bims-myxlip Biomed News
on Myxoid liposarcoma
Issue of 2021‒01‒24
seven papers selected by
Laura Mannarino
Mario Negri Institute


  1. Oncogenesis. 2021 Jan 19. 10(1): 12
    Yoon C, Lu J, Yi BC, Chang KK, Simon MC, Ryeom S, Yoon SS.
      The self-renewal transcription factor Nanog and the phosphoinositide 3-kinase (PI3K)-Akt pathway are known to be essential for maintenance of mesenchymal stem cells. We evaluated their contribution to the maintenance of CD133(+) cancer stem-like cells (CSCs) and spheroid-forming cells in patient-derived cell lines from three human sarcoma subtypes: HT1080 fibrosarcoma, SK-LMS-1 leiomyosarcoma, and DDLS8817 dedifferentiated liposarcoma. Levels of Nanog and activated Akt were significantly higher in sarcoma cells grown as spheroids or sorted for CD133 expression to enrich for CSCs. shRNA knockdown of Nanog decreased spheroid formation 10- to 14-fold, and reversed resistance to both doxorubicin and radiation in vitro and in H1080 flank xenografts. In the HT1080 xenograft model, doxorubicin and Nanog knockdown reduced tumor growth by 34% and 45%, respectively, and the combination reduced tumor growth by 74%. Using a human phospho-kinase antibody array, Akt1/2 signaling, known to regulate Nanog, was found to be highly activated in sarcoma spheroid cells compared with monolayer cells. Pharmacologic inhibition of Akt using LY294002 and Akt1/2 knockdown using shRNA in sarcoma CSCs decreased Nanog expression and spheroid formation and reversed chemotherapy resistance. Akt1/2 inhibition combined with doxorubicin treatment of HT1080 flank xenografts reduced tumor growth by 73%. Finally, in a human sarcoma tumor microarray, expression of CD133, Nanog, and phospho-Akt were 1.8- to 6.8-fold higher in tumor tissue compared with normal tissue. Together, these results indicate that the Akt1/2-Nanog pathway is critical for maintenance of sarcoma CSCs and spheroid-forming cells, supporting further exploration of this pathway as a therapeutic target in sarcoma.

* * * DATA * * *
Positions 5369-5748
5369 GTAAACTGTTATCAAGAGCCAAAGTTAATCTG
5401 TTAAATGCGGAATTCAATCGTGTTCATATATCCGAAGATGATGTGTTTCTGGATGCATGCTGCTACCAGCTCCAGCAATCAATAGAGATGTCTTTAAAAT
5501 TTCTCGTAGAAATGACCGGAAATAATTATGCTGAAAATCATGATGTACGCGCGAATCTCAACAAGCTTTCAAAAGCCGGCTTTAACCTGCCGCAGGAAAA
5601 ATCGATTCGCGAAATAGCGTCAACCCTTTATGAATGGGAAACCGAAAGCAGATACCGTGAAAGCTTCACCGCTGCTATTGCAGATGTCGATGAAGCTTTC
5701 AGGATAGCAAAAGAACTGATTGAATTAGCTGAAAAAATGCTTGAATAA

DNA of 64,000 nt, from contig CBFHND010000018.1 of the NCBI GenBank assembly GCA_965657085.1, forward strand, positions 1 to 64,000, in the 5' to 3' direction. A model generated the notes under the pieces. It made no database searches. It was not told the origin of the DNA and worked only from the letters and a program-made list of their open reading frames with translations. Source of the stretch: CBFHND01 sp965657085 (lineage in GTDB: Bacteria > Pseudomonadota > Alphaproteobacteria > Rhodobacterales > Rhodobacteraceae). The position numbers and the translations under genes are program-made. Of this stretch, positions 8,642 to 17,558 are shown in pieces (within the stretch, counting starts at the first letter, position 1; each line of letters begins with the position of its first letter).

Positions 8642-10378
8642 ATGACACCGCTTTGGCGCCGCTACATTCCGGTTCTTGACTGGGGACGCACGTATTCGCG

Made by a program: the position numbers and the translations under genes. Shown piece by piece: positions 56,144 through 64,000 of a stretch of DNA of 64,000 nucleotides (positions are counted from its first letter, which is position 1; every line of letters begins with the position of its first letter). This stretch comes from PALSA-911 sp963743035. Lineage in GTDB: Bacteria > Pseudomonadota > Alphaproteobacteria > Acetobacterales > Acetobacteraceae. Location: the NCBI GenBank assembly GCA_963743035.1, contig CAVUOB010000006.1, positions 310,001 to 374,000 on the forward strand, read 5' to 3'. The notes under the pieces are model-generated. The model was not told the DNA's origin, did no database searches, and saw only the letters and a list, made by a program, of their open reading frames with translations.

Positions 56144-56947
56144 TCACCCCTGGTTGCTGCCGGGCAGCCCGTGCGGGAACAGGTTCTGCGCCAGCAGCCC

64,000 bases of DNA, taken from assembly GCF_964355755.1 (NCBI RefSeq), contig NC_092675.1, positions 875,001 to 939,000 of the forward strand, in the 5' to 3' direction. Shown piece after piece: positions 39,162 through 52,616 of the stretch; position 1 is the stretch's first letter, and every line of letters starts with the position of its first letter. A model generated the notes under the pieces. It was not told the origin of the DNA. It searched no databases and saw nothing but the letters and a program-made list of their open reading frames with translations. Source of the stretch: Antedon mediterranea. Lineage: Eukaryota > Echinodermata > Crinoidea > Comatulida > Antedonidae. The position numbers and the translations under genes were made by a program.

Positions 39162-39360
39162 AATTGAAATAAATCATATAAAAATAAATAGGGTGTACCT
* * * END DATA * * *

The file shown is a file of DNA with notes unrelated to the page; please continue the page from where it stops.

DOI:  https://doi.org/10.1038/s41389-020-00300-z
  2. Nat Commun. 2021 01 21. 12(1): 498